Attacks on HTTPS Connections

Tapped in


The vulnerabilities presented in this article have led to a lack of confidence in encrypted connections, but they have effective countermeasures, as well, and the dangers can be controlled. The biggest problem is the existing certification system. Browsers and operating systems simply trust too many CAs on faith. If any one of them plays false, they are successfully attacked; if they don't work properly, valid but unauthorized certificates are created that make attacks much easier for a MitM.

Public key pinning and certificate pinning make it much more difficult for these attacks to be successful. Google, for example, has discovered wrongly issued certificates for its Google domains on many occasions using these methods, so the danger is absolutely real.


  1. Perfect forward secrecy:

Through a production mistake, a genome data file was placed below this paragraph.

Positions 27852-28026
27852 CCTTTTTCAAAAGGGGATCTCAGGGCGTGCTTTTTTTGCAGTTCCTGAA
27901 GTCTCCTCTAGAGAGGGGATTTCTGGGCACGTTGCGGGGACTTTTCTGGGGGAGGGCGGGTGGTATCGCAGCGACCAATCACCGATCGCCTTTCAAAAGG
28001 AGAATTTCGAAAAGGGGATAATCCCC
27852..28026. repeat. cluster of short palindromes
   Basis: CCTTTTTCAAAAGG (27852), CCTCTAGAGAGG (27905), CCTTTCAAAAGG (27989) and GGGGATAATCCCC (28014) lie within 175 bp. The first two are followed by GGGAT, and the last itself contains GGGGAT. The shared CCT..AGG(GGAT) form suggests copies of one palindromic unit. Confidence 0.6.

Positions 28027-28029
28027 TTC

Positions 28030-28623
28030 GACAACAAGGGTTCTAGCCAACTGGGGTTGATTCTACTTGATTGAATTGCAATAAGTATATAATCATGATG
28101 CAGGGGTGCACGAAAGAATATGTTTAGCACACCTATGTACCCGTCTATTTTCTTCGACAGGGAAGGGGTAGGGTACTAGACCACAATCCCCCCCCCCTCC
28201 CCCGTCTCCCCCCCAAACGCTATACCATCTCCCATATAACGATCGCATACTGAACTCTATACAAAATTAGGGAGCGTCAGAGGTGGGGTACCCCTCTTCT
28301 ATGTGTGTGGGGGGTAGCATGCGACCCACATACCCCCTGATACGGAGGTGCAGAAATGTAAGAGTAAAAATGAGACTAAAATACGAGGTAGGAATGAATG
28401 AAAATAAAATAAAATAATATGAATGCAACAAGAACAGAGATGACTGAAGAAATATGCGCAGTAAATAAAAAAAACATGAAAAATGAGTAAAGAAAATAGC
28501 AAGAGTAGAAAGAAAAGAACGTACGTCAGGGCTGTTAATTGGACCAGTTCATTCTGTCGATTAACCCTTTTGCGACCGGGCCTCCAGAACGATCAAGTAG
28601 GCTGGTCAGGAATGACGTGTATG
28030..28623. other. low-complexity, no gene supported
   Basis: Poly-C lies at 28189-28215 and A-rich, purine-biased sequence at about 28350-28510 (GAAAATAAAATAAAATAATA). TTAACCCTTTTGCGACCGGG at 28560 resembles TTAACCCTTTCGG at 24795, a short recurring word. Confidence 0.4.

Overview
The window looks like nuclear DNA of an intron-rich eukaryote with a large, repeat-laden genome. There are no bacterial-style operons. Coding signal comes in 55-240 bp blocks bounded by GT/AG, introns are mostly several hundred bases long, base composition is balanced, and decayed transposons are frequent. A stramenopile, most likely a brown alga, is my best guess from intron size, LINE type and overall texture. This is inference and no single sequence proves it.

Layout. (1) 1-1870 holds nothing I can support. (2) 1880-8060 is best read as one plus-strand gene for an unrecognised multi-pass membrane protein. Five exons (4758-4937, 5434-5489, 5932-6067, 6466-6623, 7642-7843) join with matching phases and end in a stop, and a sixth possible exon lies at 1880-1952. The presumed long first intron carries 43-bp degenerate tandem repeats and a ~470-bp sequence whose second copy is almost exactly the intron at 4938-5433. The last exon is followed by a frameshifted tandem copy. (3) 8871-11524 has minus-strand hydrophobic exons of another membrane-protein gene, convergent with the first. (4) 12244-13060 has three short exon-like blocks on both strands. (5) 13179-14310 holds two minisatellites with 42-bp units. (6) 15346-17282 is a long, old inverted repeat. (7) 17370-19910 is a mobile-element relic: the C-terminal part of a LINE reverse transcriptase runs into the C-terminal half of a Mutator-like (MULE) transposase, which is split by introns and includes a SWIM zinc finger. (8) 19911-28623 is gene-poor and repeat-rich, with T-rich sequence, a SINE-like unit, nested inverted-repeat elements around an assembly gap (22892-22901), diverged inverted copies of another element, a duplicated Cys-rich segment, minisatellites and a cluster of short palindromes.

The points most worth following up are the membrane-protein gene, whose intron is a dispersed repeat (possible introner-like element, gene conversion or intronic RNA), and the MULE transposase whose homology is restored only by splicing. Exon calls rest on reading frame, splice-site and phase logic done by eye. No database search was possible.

2. OWASP: "Certificate and Public Key Pinning":
  3. "EMET 4.0's Certificate Trust feature" by Elia Florio:
  4. RFC 7469: Public Key Pinning extension for HTTP:
  5. OWASP: "HTTP Strict Transport Security":
  6. Moxie Marlinspike: sslstrip:
  7. "PSA: In Firefox 44 Nightly" by Richard Barnes:
  8. RFC 6797: HTTP Strict Transport Security (HSTS):
  9. "CookieMonster nabs user creds from secure sites" by Dan Goodin:
  10. "Firesheep: Baaaaad News for the Unwary" by Brian Krebs:
  11. RFC 7465: Prohibiting RC4 cipher suites:

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